Arm’s ML processor promises to reach theoretical throughput of over 4.6TOPs (8-bit integer) at target power envelopes of around 1.5W, advertising up to 3TOPs/W. The power and efficiency estimates are based on a 7nm implementation of the IP.
In regards to the performance figures, Arm agrees with me that the TOPs figure alone might not be the best figure to represent performance of an IP; however it’s still useful until the industry can work towards some sort of standardisation for benchmarking on popular neural network models. The ML processor can act as a fully dedicated and standalone IP block with its own ACE-Lite interface for incorporation into a SoC, or it can be integrated within DynamiQ cluster, which is a lot more novel in terms of implementation. Arm wasn’t ready to disclose more architectural information of the processor and reserves that for future announcements.
An aspect that seemed confusing is Arm’s naming of the new IP. Indeed Arm doesn’t see that the term “accelerator” is appropriate here as traditionally accelerators for Arm meant things such as packet handling accelerators in the networking space. Instead Arm sees the new ML processor as a more fully-fledged processor and therefore deserving of that naming.
The OD processor is a more traditional vision processor and is optimised for the task of object detection. There is still a need for such IP as while the ML processor could do the same task via neural networks, the OD processor can do it faster and more efficiently. This showcases just how far the industry is going to make dedicated IP for extremely specialised tasks to be able to extract the maximum amount of efficiency.
Arm envisions use-cases where the OD and ML processors are integrated together, where the OD processor would isolate areas of interest within an image and forward them to the ML processor where more fine-grained processing is executed on. Arm had a slew of fun examples as ideas, but frankly we still don’t know for sure how use-cases in the mobile space will evolve. The same can’t be said about camera and surveillance systems where we the opportunity for continuous use of OD and ML processing.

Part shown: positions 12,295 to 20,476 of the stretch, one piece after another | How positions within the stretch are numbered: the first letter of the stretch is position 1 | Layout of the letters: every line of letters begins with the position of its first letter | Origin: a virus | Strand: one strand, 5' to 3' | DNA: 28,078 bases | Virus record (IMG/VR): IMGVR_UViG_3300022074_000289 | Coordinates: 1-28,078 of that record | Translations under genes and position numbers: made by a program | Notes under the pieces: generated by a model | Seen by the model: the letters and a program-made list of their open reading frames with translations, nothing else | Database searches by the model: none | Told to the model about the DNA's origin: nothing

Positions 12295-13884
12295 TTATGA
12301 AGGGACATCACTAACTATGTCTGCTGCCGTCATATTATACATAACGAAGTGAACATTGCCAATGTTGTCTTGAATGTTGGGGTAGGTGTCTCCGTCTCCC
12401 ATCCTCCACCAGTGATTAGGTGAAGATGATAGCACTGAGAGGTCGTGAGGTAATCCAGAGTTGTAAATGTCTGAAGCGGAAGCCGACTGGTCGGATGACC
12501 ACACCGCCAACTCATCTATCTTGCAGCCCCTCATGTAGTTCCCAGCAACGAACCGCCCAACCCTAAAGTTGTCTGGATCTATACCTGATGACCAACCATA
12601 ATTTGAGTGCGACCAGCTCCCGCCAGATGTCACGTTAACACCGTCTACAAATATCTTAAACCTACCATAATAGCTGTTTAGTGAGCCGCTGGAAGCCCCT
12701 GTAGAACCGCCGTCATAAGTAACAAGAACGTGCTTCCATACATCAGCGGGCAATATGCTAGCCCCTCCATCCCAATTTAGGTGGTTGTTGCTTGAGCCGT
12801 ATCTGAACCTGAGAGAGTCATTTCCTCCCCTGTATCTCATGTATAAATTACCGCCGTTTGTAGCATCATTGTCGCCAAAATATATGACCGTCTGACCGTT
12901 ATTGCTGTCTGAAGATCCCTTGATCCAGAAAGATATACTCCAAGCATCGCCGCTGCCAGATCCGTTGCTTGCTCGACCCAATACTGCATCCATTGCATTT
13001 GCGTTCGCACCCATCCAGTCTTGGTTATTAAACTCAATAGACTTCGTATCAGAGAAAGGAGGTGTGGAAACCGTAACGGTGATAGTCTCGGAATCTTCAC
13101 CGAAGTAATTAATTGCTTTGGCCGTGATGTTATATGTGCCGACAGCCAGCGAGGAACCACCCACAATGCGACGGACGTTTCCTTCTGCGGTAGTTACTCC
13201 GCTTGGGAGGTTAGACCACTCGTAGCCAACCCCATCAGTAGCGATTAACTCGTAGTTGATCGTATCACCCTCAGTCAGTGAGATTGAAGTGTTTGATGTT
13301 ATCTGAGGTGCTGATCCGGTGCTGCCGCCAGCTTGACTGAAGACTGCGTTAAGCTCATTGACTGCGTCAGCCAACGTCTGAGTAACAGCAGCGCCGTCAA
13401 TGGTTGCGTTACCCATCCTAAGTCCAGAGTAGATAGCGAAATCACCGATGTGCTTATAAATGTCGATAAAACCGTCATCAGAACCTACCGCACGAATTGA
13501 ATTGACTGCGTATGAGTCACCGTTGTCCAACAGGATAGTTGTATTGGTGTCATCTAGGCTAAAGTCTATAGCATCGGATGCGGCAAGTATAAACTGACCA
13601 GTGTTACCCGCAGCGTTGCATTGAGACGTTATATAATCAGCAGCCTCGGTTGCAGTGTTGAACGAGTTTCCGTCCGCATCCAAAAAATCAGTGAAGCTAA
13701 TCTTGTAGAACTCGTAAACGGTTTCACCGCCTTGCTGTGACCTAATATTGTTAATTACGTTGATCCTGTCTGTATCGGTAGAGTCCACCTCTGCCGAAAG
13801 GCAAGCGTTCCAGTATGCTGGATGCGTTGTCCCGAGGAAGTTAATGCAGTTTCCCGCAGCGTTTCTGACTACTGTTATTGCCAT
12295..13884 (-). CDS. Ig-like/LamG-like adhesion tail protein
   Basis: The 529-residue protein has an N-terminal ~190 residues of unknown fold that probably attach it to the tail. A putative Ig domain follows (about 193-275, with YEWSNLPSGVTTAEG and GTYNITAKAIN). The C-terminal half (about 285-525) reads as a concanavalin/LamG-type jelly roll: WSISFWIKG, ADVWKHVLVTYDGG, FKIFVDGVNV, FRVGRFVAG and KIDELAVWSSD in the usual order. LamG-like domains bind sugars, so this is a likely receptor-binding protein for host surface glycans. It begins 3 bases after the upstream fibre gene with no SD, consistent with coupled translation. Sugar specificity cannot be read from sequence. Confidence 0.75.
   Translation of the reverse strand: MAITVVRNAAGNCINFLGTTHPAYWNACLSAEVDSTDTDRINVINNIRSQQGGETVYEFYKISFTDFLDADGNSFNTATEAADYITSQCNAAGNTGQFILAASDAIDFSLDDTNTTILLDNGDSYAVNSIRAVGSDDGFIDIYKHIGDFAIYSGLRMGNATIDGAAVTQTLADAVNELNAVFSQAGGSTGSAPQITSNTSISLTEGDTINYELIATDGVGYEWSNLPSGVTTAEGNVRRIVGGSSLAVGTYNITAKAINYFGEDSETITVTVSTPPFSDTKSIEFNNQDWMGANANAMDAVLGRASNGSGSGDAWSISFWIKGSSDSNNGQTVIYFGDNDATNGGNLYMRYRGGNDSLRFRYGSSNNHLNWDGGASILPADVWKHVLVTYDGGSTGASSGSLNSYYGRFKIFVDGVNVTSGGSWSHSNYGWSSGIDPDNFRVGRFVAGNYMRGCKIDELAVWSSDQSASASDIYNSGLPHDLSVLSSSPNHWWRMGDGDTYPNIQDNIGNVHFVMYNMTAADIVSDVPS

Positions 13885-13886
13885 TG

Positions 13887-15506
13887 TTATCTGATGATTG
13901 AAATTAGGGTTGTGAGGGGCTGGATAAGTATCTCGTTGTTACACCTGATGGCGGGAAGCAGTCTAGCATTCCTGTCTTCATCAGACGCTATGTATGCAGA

Arm’s first generation of ML processors is targeted at mobile use while variants for other spaces will follow on in the future. The architecture of the IP is said to be scalable both upwards and downwards from the initial mobile release.
As part of Project Trillium, Arm also makes available a large amount of software that will help developers implement their neural network models into different NN frameworks. These are going to be available starting today on Arm’s developer website as well as Github.
The OD processor is targeted for release to partners in Q1 while the ML processor is said to be ready mid 2018. Again this is highly unusual for Arm as usually public announcements happen far after IP availability to customers. Due to the nature of SoC development we should thus not expect silicon based on the new IP until mid to late 2019 at the earliest, making Arm one of the slow-adopters among the semiconductor IP vendors who offer ML IP.